Pneumatics is a fluid power technology similar to hydraulics in that it transmits force through a pressurized medium to create useful work. However, pneumatic technology differs from hydraulics in every critical fashion — compressibility. To be fair, hydraulic oil compresses as well, but only 0.4 percent every thousand psi or so. However, in the simplest explanation, air will compress to half its volume when subjected to double the pressure.
Compressibility is an asset for pneumatic systems, allowing for extremely high acceleration and inherent shock absorption. As compressed air moves from high pressure to one of lower pressure, the expansion accelerates the air. The acceleration occurs at the loads of the actuators to provide the snappy movement pneumatic systems are known for. But, of course, the compressibility of air prevents it from being the first choice for load-holding applications. Still, air-over-oil systems provide a versatile solution when hydraulic power units are unavailable.
Pneumatic systems get their power from a compressor that takes air from atmospheric pressure and reduces it to an eighth or less of its original volume. A compressor’s role is singular, and unless your machine uses every cubic inch of compressor air as exists, the compressed air must be stored. Specialized air tanks called receivers act as a buffer between the compressor and the downstream sub-systems. This buffer stores the compressed air to reduce the compressor’s load and provides extra capacity when overall demand exceeds compressor capacity.
Pneumatic systems operate between 80-120 psi, which depends on the requirements of the loads and actuators in the system. Pneumatic systems compromise the force and speed advantages of higher pressure with the efficiency challenge of high compression. In other words, above 120 psi, the energy required to further pack air into a smaller space is somewhat of a challenge. Higher compression results in more heat, which adds to the system’s complexity as multiple stages and coolers may be required. High-pressure pneumatic systems also experience a higher risk of leaks and failures, sometimes catastrophic.
Actuators cannot use air directly from a compressor or receiver and must first be conditioned to suit each subcircuit or function. Most pneumatic tools, motors, cylinders, effectors and valves prefer clean, dry air with a stable pressure. Therefore, the primary compressor set comes with (or should be optioned with) a pressure regulator set higher than all others in the plant, a dryer large enough to peak demand and a filter to prevent any compressor-generated particles from travelling downstream.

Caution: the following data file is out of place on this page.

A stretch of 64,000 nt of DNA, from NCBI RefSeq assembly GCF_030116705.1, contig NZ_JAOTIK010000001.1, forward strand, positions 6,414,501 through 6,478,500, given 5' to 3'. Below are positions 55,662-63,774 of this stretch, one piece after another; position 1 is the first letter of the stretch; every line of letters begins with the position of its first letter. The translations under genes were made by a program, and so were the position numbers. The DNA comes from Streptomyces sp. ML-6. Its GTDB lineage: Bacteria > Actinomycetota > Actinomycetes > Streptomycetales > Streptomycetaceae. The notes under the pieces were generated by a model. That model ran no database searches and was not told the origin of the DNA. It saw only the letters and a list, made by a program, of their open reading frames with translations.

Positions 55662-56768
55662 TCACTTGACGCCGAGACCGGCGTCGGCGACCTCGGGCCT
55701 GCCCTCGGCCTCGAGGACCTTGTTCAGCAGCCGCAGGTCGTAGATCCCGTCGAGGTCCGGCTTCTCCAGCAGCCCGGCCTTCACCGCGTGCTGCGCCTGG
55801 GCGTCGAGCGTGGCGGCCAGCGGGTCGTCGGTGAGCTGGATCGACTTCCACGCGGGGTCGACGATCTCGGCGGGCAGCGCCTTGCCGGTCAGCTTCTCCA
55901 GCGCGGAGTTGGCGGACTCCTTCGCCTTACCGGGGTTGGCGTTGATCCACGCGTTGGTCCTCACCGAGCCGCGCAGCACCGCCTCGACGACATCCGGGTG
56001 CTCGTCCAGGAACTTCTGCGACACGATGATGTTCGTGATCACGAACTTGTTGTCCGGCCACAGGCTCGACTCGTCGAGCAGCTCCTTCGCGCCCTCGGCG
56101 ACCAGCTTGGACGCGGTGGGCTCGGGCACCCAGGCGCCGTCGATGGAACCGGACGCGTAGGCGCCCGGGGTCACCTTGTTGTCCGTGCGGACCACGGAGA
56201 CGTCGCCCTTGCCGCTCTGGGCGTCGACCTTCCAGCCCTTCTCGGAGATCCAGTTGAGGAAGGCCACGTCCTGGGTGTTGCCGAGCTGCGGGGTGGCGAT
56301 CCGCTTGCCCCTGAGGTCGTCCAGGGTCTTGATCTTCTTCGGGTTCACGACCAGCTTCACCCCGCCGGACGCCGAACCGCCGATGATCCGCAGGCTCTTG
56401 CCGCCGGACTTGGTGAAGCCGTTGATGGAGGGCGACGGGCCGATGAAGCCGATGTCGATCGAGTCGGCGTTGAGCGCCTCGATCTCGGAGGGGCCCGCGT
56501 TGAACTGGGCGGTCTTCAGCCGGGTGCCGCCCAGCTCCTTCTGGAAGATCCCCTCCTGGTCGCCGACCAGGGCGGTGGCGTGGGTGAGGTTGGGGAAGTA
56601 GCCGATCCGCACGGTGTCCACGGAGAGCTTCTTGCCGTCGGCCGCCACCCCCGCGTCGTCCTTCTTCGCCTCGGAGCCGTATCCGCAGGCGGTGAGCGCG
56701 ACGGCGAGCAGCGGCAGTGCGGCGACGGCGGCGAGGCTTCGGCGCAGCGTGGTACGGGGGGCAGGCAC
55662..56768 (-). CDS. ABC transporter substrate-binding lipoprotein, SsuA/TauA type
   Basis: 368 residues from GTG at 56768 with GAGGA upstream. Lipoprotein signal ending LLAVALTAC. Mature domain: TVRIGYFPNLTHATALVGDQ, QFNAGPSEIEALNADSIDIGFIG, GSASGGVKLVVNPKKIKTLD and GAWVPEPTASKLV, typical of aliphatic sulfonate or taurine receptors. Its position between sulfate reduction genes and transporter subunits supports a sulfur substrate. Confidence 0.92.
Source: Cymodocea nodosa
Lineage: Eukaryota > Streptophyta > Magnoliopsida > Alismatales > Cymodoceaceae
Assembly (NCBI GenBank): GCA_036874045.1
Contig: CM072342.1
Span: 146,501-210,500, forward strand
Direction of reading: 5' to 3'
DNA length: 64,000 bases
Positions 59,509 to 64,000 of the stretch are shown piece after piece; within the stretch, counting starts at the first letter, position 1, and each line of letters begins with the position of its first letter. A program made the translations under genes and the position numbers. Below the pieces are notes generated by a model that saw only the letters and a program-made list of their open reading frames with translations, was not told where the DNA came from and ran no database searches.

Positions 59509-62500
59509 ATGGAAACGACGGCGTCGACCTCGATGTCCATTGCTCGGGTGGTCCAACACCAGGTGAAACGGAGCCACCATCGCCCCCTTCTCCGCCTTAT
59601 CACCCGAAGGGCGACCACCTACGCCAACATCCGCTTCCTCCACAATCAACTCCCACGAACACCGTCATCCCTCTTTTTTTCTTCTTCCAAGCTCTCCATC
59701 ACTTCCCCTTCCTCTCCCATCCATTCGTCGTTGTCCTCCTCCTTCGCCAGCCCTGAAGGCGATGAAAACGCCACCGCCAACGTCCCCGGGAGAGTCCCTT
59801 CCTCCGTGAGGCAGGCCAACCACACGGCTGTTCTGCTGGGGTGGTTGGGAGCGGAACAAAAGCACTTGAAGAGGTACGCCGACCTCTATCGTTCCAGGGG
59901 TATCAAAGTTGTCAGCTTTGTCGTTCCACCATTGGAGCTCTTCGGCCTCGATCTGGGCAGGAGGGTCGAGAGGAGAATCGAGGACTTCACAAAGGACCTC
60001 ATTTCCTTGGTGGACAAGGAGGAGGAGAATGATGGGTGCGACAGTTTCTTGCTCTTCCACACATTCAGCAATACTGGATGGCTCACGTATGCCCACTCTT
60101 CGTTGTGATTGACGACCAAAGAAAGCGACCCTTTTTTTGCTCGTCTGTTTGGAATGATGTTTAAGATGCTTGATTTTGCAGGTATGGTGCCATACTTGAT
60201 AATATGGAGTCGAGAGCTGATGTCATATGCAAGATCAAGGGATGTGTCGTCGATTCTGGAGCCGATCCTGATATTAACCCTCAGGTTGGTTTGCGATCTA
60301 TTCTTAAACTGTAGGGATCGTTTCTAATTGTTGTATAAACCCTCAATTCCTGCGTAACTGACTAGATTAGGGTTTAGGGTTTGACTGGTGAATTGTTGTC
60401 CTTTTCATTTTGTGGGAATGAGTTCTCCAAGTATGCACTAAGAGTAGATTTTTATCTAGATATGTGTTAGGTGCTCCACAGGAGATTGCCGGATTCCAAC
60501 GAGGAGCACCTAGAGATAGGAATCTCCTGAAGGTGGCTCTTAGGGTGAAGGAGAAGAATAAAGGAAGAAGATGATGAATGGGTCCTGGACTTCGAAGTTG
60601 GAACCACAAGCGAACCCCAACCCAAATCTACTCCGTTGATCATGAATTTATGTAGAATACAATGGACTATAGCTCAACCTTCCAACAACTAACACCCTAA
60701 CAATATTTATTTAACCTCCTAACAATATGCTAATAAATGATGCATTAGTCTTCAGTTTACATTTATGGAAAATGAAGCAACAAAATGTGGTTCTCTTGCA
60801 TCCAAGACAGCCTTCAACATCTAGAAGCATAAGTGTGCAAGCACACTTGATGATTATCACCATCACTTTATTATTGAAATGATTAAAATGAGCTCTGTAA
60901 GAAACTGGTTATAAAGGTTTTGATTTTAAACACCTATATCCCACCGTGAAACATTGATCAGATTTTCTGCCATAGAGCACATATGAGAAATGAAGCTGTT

Because each subcircuit may have a separate conditioning requirement, individual branches come fixed with their own conditioning components. Filters, regulators and sometimes lubricators offer tailored control over the air quality for each function. For example, a work cell using pneumatic drills and impact guns require reduced pressure clean air and air tool oil, which combine to improve performance and reliability. On the other hand, an automated paint booth requires a very high volume of clean, dry air with no lubrication, so understanding the requirements of each air system branch prevents costly design mistakes.
Pneumatic applications are diverse, to say the least. Air processes systems, such as sandblasting, are not traditionally a fluid power function since air does not achieve work. Pneumatic actuators are incredibly varied — cylinders, motors, clamps, grippers and rotary actuators offer unique solutions for any designer.
Air cylinders offer quick acceleration for light loads or automated processes, such as packaging equipment, pick and place robots, ejectors or clamps. Air motors offer a high-speed, clean choice to replace light duty electric or hydraulic motors, such as those requiring an inexpensive explosion-proof option.
Grippers used as robot end effectors provide an inexpensive, rapid method to clamp material for manipulation. Manufacturers offer myriad pneumatic clamping solutions, such as two-jaw parallel grippers or a single pneumatic cylinder against a toggle for high clamping force.
Pneumatics offer manufacturers an unmatched combination of performance and economics. Pneumatic actuators and the various pressure, flow and control valves used to control them may be creatively integrated to perform in various industries. For example, food & beverage is served by stainless and aluminum components resistant to washdown while offering finishes resistant to bacteria or fungal growth. Likewise, the medical and pharmaceutical industries benefit from the rapid cycle times provided to robots pressing, punching and ejecting millions of pills or parts.
No matter the industry, pneumatic systems find ways to help. Even using a vacuum to move delicate objects without harm offers another trick in the pneumatic hat. But, as creative engineers and designers know, the possibilities for air-powered machines are limited only to your imagination.
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